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Hollow Moon Theory

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posted on Feb, 12 2012 @ 10:51 AM
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I know this has been discussed before, but all of the threads concerning this topic seemed to be fairly old. I love reading through old threads (some will be referenced throughout this post), and I thought I would compile together what I have learnt so far to see what others think about this theory. I'll try to present all sides of the argument and keep it as balanced and factual as possible, but I don't think this theory is totally crazy; the Moon does have some really odd features, take for instance the "coincidental" math shown in this picture[1]:



The first piece of evidence that suggested the Moon might be hollow appeared in November, 1969, after seismometers were set up on the moon's surface by the astronauts of Apollo 12. As the astronauts took off for Earth, the ascent stage of the lunar module was discarded and it fell onto the moon's surface. It created a tremor that was picked up by the seismometers. NASA found that the Moon was "ringing like a bell" and continued to do so for around an hour[2].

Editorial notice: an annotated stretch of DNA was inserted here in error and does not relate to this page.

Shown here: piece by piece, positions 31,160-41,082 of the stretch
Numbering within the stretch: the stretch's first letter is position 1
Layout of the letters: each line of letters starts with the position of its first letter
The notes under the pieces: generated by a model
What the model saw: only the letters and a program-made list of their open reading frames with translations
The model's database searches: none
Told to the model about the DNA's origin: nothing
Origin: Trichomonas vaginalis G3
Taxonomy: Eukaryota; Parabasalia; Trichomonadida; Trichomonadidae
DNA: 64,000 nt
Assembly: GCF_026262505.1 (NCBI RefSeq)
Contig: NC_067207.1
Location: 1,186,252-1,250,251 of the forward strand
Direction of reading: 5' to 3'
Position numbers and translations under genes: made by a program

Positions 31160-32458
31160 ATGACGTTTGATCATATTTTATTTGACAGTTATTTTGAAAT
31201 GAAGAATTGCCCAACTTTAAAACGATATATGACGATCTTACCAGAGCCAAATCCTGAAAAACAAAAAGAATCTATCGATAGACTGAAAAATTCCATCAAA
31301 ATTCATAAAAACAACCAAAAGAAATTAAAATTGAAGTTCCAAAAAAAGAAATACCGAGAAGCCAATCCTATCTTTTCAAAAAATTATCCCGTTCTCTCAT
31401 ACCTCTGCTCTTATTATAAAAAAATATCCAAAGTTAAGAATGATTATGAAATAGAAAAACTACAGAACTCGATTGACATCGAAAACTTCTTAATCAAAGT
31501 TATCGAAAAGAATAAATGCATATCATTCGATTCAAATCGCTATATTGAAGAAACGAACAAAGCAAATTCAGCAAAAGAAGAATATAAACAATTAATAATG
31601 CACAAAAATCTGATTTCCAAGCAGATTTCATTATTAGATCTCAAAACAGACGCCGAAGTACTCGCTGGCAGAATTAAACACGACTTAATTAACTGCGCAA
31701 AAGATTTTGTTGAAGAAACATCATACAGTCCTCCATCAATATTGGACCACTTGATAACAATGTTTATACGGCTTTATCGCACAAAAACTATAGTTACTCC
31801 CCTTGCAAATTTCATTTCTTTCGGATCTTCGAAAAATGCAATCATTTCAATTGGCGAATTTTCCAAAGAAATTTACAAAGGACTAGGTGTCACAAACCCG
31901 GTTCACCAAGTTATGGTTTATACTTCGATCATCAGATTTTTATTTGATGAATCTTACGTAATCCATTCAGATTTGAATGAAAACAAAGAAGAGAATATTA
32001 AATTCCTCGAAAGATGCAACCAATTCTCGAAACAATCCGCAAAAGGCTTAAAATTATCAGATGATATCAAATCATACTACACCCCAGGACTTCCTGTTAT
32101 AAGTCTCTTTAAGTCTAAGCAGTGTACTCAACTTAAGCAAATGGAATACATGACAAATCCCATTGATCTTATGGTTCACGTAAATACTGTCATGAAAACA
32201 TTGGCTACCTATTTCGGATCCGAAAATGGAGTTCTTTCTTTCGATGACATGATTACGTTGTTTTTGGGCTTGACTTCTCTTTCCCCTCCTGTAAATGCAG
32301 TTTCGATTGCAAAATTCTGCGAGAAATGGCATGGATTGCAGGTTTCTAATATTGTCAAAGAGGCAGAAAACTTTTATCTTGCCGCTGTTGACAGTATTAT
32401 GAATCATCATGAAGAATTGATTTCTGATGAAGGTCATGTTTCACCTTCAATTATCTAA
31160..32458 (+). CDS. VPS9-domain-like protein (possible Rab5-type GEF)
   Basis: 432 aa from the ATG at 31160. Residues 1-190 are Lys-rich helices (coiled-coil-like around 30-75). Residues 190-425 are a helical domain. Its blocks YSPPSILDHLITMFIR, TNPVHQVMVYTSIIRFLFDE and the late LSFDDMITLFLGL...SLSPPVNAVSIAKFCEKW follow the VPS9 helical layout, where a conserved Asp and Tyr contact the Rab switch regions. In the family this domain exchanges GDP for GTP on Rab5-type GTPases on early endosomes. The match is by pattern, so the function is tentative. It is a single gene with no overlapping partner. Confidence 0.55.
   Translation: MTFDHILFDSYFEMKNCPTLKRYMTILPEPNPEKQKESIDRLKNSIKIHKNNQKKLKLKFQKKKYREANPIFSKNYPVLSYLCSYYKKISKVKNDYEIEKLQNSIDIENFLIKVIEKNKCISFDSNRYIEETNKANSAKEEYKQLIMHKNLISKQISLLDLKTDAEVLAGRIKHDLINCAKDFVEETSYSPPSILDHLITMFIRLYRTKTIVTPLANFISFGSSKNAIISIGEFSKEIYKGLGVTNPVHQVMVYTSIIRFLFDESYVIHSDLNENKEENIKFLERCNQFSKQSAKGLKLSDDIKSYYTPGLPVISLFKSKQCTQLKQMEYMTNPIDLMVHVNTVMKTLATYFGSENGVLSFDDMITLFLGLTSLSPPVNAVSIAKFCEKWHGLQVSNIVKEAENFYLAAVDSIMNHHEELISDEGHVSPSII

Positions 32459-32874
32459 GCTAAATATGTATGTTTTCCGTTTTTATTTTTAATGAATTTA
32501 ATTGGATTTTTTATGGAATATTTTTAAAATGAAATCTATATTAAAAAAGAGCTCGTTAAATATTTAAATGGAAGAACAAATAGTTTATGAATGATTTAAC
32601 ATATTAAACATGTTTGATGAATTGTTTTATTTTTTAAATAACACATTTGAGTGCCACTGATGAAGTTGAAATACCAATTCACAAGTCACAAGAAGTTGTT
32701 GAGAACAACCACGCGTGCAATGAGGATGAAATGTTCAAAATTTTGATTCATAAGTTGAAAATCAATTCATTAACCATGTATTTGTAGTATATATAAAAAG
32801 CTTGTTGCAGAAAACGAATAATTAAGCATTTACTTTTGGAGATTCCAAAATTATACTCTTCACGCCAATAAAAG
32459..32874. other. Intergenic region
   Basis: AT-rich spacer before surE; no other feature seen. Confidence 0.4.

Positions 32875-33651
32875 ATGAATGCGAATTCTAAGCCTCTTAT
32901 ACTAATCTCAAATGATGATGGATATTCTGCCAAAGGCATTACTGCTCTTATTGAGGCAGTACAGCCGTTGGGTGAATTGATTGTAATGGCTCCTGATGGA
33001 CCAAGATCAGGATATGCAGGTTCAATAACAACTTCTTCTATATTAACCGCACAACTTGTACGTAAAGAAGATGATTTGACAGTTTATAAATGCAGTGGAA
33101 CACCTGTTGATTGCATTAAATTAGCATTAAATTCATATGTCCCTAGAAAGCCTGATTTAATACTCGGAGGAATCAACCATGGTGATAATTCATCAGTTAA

NASA started placing seismometers on the Moon starting in 1969, and those instruments were monitoring seismic activity on the Moon up until 1977 when they were switched off. Even the "moonquakes" caused reverberations through the moon that would last a remarkably long time. NASA explains that the extended length of these vibrations is most likely cause by the composition of the Moon[3].


Furthermore, shallow moonquakes lasted a remarkably long time. Once they got going, all continued more than 10 minutes. "The moon was ringing like a bell," Neal says.

On Earth, vibrations from quakes usually die away in only half a minute. The reason has to do with chemical weathering, Neal explains: "Water weakens stone, expanding the structure of different minerals. When energy propagates across such a compressible structure, it acts like a foam sponge—it deadens the vibrations." Even the biggest earthquakes stop shaking in less than 2 minutes.

The moon, however, is dry, cool and mostly rigid, like a chunk of stone or iron. So moonquakes set it vibrating like a tuning fork. Even if a moonquake isn't intense, "it just keeps going and going," Neal says. And for a lunar habitat, that persistence could be more significant than a moonquake's magnitude.